My impression of the place: neat, clean, bare, too small for 60 children, devoid of furniture. Supposedly, the place survives on the lady's daily business of selling garlic in the markets, hiring out some donated wedding furniture and whatever donations they receive. They intentionally don't do any fund raising but hope instead that word will spread of their existence. There must be more to it but we couldn't find out anything else and didn't want to be too nosey.

I have to say that I'm disappointed because I really really wanted to give my time. Yes, money does help them get from day to day and is their top priority. I can understand that but I'm uncomfortable with just giving money because I can't see where it goes. I'll probably end up sending them some rice but what I would really like to do is help them find a way to generate another source of income. Y'know, the whole "Give them a fish and they eat for a day. Teach them to fish and they eat everyday" kind of thing.

Anyway, I'll keep thinking. And looking out for other places that need volunteers.

Friday, November 16, 2007

My Question for God

Two days ago, my Happy Post was triggered by a newborn baby and his mother. I'm still happy and I'm sure the new mother is also happy but I heard from her sister today that she had to go through 20hrs of labor and is now dealing with all the pain of recovery and breastfeeding. Not unusual I suppose. I went through 18hrs with Aaron and I can recall that pain in an instant. Anyway, her sister is not a mother (yet) and asked the question "Why would ANY woman want to go through childbirth?" There are as many answers to that as there are women. And thats not the question of the day anyway.

Before I had Aaron, before I THOUGHT of having him and probably around the time that I told myself that I will never want to experience childbirth, I had this question for God. This will be the first thing I ask him if I ever meet him. Its not that I'm questioning him, I just want to know.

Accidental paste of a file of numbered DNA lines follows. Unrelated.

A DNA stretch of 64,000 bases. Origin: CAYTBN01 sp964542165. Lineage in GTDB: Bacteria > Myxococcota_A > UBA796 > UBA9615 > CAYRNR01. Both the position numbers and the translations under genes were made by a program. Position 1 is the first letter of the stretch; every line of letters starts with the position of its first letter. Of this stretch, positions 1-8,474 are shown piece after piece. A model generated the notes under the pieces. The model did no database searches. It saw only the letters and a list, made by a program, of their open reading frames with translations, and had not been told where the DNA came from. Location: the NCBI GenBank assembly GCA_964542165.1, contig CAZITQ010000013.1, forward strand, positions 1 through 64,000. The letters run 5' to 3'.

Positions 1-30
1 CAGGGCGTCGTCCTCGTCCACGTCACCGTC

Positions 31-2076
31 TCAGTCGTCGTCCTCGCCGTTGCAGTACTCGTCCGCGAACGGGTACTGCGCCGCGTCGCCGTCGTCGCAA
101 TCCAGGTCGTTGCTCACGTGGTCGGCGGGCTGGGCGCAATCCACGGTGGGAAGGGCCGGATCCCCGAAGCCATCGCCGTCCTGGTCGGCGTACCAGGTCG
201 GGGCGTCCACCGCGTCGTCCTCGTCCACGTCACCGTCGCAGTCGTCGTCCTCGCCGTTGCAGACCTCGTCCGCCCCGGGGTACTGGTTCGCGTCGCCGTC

Why do women bear the bulk of the procreating responsibility?
PMS. Pregnancy (together with morning sickness, constant bathroom breaks, insomnia, stretch marks, plus 1000 other things). CHILDBIRTH. Breastfeeding. Menopause. Notice how there is physical pain involved with ALL of these? Maybe my question is actually more like "Why is there so much pain involved for women?"

I'm not here to say that women are superior, deserve more from men or anything like that so guys, don't leave me any nasty comments. This is purely a question about our physiological differences. Plenty of men, including my own MAN, make up for the lack of physical pain they had to go through by enduring the verbal assaults from the women going through the pain. I know they also do their best to carry out all the slave duties around the house once the baby is out. Plenty of dads out there are amazingly hands on.

Let me know what you think. Maybe God surfs the internet too and will send me an answer.

Thursday, November 15, 2007

The Drain Woman in me

I'm loud and I know it. Not over the top loud but just not 'girly'. I talk loudly, laugh loudly and hardly whisper. This is what my mother tells me. She also has this theory that its because there was a group of "Hung Koi Por" outside our house everyday when I was learning to speak.

"Hung Koi Por" is Cantonese for "Drain Woman". In the late seventies, we lived in Ipoh, Malaysia and all the houses there had an open drain (not the gross kind) running along the front. They were clean enough for my brother and I to play in when I was about five. They were this clean because the "Drain Women" worked on them everyday. Keeping the grass out of it, stopping any weeds from growing and clearing out any rubbish that might have fallen in. They always worked in groups and of course would chat. LOUDLY.